What a test match this has been!
India held the upper hand on Days 1 and 2. Ashwin and Co. bowled Sri Lanka out for 183, then the Shikhar-Kohli show gave India a 192 run lead. The Indian spinners then returned to the scene of the crime to take both openers back with them to the pavilion at the end of Day 2.
Day 3 began similarly with the first ball bringing the night watchman’s wicket and Sri Lanka slipped quickly to 98-5. Then came the passage of play before lunch that may yet hold the key to this game.
First, Chandimal edged the ball onto his helmet to be caught at backward short leg. Given not out.
Then Thirimanne edged the ball to be caught at short leg. Not out.
Again, Chandimal drove the ball onto silly point’s boot and Mishra took the catch. Given not out by the third umpire.
Each of the three umpires seemed to have made an error in a 20 minute passage of play!
Aside from these three, there have been a number of decisions in this game which could quite easily be classified as ‘howlers’. Silva was given out when the ball came of his arm guard. The leg-before decisions against Kohli and Rahane were far from plumb. Saha was nowhere close to the ball when his innings was brought to an end.
While poor decisions have been given against both teams, India seemed to have suffered more from the poor umpiring in this test.
If only there was a system that could eliminate such howlers!
A system which could have had Sri Lanka seven down before lunch on Day 3, facing a deficit of 80 runs to avoid an innings defeat.
Unfortunately for India, the BCCI continues its ludicrous opposition to the Decision Review System and the Indian cricket team will have to continue to suffer days like this in silence.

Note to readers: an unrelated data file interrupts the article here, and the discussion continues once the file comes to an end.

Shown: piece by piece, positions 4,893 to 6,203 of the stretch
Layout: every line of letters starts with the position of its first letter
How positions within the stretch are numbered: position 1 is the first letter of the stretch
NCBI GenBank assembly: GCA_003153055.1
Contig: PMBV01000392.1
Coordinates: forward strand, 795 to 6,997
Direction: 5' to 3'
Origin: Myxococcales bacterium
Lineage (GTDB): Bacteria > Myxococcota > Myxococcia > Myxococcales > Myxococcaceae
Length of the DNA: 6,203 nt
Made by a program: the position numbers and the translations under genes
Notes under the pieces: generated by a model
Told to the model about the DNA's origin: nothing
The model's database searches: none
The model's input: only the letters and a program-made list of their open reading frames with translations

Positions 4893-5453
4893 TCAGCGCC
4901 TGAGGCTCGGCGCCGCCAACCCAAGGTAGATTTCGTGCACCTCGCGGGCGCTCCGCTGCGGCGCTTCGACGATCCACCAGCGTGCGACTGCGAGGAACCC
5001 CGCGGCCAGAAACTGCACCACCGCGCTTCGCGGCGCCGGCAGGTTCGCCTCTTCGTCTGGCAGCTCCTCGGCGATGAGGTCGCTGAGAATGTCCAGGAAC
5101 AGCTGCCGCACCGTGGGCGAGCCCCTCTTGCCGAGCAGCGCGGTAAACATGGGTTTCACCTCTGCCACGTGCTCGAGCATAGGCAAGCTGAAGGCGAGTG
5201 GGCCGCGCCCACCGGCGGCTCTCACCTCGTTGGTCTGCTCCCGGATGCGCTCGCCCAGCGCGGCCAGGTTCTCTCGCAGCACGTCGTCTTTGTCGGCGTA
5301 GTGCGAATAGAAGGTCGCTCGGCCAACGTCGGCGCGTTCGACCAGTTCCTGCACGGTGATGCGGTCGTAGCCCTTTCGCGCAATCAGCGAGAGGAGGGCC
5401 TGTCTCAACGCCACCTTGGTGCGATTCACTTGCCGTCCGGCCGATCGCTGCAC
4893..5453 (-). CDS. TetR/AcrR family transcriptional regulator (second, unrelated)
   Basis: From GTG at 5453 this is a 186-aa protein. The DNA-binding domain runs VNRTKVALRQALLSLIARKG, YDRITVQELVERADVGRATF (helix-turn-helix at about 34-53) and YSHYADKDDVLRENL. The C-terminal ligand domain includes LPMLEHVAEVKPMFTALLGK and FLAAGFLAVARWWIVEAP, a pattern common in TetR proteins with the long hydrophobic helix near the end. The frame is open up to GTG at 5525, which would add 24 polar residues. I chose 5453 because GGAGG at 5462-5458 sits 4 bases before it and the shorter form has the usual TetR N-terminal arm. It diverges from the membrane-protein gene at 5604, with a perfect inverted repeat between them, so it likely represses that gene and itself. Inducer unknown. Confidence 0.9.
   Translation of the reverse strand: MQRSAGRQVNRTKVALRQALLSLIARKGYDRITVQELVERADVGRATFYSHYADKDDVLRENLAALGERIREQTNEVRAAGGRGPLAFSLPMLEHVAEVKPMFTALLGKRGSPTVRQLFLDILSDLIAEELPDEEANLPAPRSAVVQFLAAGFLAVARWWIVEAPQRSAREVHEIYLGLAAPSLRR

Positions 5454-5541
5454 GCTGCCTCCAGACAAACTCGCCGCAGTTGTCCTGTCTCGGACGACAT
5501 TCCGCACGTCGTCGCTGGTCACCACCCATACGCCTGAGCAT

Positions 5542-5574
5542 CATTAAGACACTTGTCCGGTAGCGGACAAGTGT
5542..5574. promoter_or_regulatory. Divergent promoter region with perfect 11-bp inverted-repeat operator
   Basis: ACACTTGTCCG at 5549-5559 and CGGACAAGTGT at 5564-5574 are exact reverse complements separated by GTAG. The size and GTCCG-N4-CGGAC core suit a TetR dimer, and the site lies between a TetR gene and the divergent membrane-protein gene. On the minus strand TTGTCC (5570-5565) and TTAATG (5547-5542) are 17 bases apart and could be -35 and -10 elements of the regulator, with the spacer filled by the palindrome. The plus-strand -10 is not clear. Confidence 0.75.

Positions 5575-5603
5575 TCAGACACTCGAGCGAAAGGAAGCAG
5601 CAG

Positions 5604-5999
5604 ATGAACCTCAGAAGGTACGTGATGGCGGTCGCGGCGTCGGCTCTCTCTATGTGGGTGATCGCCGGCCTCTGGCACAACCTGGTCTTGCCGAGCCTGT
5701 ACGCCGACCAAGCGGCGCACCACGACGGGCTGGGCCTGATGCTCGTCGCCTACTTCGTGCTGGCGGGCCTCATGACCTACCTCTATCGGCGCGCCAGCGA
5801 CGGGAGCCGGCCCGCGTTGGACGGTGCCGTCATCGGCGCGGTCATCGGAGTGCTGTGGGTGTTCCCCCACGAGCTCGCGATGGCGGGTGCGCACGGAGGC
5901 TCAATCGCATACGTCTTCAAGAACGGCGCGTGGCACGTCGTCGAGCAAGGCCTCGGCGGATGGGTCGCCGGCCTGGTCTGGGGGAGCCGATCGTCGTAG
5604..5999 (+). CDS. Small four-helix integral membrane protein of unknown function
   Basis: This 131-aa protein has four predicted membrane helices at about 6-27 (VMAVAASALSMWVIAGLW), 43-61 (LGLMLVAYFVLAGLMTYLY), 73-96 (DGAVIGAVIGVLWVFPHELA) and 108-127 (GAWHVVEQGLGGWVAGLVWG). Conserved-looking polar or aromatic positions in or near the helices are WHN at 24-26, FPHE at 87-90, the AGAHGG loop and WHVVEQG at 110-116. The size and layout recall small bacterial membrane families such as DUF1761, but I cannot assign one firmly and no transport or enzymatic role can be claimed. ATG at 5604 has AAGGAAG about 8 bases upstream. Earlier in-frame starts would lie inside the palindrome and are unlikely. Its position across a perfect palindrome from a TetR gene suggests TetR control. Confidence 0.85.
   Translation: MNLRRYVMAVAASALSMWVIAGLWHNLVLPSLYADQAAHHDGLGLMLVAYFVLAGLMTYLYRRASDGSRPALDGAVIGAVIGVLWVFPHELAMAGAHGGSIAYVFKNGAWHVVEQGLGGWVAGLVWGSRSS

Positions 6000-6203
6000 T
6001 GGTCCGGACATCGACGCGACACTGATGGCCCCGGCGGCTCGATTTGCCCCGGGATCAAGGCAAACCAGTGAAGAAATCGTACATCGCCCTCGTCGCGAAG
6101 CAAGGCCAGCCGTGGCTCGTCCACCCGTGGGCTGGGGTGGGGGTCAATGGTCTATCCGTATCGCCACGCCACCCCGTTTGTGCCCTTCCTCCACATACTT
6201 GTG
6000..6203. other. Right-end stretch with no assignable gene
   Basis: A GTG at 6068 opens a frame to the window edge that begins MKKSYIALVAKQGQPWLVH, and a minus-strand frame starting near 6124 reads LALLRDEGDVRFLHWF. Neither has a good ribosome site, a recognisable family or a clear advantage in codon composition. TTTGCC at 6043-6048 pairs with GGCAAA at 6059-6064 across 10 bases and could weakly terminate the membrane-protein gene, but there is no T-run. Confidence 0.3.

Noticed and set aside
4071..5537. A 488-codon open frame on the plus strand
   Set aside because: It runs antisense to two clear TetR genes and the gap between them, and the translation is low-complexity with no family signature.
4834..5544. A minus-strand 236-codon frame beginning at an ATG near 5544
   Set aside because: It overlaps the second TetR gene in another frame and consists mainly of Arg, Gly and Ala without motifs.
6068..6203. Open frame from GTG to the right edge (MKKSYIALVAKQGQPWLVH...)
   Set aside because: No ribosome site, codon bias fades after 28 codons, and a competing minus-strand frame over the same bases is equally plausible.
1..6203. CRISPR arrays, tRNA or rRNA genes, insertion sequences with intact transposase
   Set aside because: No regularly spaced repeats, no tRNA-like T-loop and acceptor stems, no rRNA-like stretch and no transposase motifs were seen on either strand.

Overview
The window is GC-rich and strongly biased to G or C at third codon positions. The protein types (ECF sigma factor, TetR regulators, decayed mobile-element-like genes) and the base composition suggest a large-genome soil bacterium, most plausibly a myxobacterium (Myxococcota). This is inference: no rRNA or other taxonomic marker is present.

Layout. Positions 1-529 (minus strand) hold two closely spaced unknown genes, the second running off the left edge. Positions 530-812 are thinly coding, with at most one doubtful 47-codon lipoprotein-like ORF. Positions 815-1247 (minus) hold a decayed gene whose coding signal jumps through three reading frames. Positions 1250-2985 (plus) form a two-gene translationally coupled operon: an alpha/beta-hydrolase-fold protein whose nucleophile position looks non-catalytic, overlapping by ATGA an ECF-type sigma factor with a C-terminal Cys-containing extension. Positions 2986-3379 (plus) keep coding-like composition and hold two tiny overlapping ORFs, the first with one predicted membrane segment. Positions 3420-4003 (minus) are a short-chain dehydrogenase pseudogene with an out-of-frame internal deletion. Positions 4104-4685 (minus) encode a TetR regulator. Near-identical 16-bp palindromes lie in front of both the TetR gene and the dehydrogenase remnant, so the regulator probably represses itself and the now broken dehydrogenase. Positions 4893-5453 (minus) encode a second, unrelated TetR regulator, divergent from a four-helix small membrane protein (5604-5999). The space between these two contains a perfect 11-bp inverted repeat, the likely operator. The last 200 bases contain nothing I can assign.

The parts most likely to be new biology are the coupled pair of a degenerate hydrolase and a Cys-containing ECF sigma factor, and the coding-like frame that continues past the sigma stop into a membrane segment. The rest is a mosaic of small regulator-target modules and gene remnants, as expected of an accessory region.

I think the basic question to ask of the BCCI is this – why is a system which is good enough for England, Australia, South Africa, Sri Lanka and the rest of the cricket playing world still not good enough for the BCCI ? And is it hurting the Indian cricket team?
Surely the cost of the technology cannot be a factor for the board that takes 34% of all the television revenues generated by cricket around the world.
Coming to Hawkeye’s accuracy, isn’t the 99% + rate of accuracy on the slow motion ball-tracking software as good if not better than the human eye which sees things just once at normal speed? It also stands to reason that factual decisions such as bat-pad catches, nicks behind and inside edges on to pad are certainly much easier with Hotspot, Snicko and ultra-slow motion.
Remember the England v Sri Lanka test at Lords last year? A fascinating test match ended with a fair result only because of the DRS. Is that not sufficient proof for the BCCI that the system does work?
Enough of the DRS though, we must give credit where it’s due. Making the most of his reprieves, Chandimal, supported by Thiramanne and then Jehan Mubarak (who seems have been around forever!), played a breathtaking innings. Sweeping, reverse-sweeping, reverse-pulling and occasionally driving the ball conventionally, he took the attack to the Indian bowlers to set India 176 for the win.
It should be remembered that India are only playing five specialist batsman and the Sri Lankans have already struck getting one of them (KL Rahul) out before the close of play. India need another 153 runs to win.
Will the lack of the DRS come back to haunt the Indians? Or will Kohli and Co. knock the runs off at a canter?
An intriguing fourth day chase awaits.
You’ve got to love test match cricket!